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Michael Maccoby

Michael Maccoby

Michael Maccoby is an anthropologist and psychoanalyst globally recognized as an expert on leadership. He is the author of The Leaders We Need, And What Makes Us Follow.

Five Key Principles

One reason, among others, the Clinton health care initiative failed was the legislation was crafted by experts behind closed doors in the White House. Stakeholders, especially potential allies in Congress, had no say and no ownership of the proposal.

The Obama administration doesn't want to make the same mistake and is inviting stakeholders to participate in the process. But they should insist that the participation conforms to clear principles. This is because a comprehensive health care policy that provides affordable universal care requires taking account of interrelated factors. You can't achieve the goal without tackling all of them.

The Obama administration plans to present eight principles. They should include the five agreed to by the bi-partisan National Coalition on Health Care, a group of 75 companies, unions, pension funds, health care provider organizations, patient advocacy organizations, religious organizations and the AARP. In 2003, together with Henry Simmons, the coalition's president and Mark Goldberg, its vice president, I facilitated a year-long process in which the members arrived at a consensus on interconnected specifications for a comprehensive health care system based on these five principles: health care coverage for all, cost management, improvement of health care quality and safety, equitable financing, and simplified administration.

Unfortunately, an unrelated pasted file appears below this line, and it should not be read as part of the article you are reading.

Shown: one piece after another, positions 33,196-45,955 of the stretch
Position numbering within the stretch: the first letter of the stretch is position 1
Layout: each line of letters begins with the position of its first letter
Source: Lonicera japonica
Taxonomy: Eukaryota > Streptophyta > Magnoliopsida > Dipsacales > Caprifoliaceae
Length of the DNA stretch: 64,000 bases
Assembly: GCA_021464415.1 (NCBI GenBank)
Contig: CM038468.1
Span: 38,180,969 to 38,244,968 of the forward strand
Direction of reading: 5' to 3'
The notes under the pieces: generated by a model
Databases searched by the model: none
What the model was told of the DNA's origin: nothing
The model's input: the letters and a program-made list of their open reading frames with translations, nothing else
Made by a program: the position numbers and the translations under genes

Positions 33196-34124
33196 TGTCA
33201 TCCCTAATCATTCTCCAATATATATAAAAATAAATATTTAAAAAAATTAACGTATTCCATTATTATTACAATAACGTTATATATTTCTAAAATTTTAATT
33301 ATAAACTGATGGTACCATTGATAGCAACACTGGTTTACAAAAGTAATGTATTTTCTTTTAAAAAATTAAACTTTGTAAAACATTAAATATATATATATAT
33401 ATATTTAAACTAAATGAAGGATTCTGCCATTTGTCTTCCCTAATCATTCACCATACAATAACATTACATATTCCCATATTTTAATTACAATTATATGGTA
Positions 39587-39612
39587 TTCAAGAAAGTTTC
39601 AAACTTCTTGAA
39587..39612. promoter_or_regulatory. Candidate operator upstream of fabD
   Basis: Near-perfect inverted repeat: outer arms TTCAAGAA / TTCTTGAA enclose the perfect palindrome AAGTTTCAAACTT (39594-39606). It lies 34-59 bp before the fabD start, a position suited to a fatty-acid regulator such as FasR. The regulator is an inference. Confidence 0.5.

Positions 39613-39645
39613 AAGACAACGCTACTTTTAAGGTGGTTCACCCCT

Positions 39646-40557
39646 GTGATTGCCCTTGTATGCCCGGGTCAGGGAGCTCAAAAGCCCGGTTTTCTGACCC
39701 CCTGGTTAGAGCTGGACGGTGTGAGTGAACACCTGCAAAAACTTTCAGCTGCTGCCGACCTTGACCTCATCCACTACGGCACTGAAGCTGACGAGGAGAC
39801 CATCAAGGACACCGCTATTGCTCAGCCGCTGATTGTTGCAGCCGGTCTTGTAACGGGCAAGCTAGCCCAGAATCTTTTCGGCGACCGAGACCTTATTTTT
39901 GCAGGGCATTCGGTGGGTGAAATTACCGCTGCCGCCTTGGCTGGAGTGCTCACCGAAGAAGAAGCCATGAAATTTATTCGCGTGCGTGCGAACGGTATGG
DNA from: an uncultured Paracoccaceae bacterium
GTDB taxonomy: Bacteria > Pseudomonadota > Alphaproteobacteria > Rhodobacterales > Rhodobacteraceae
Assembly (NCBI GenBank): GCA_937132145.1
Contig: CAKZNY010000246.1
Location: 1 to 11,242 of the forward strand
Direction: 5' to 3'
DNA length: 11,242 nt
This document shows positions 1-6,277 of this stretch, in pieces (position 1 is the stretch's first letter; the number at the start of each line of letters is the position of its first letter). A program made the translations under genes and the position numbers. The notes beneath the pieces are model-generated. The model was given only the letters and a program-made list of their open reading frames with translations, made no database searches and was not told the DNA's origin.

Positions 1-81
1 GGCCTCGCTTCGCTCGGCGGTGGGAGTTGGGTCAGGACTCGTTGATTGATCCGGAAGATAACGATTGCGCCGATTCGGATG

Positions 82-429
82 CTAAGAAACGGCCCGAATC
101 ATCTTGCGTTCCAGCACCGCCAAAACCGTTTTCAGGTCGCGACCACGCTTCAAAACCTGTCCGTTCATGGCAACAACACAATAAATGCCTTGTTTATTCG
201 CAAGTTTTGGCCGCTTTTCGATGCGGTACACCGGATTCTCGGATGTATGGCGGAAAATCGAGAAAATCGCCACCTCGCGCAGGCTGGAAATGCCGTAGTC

These specifications allow for alternative solutions, and the White House should be flexible about how the specs are met. But partial plans that don't include the five principles can produce unanticipated negative results. For example, expanded care without improvement in quality and cost control can overload a health system that delivers worse care with huge increases in cost. However, with universal insurance coverage , quality and cost control, hospitals would receive payment for care they now provide with little or no compensation.

Improving our health care system is a long-term project. There is a huge variability in treatments and costs for the same health problems. But we also have some of the best medical facilities in the world, and legislation should reward those providers who learn from them. There are different ways of guaranteeing all Americans health care. But to make sure it is affordable quality care, the Obama administration must make sure that legislators meet all the specs.

By Michael Maccoby

 |  March 2, 2009; 4:30 PM ET
Category:  Public policy Save & Share:  Send E-mail   Facebook   Twitter   Digg   Yahoo Buzz   Del.icio.us   StumbleUpon   Technorati  
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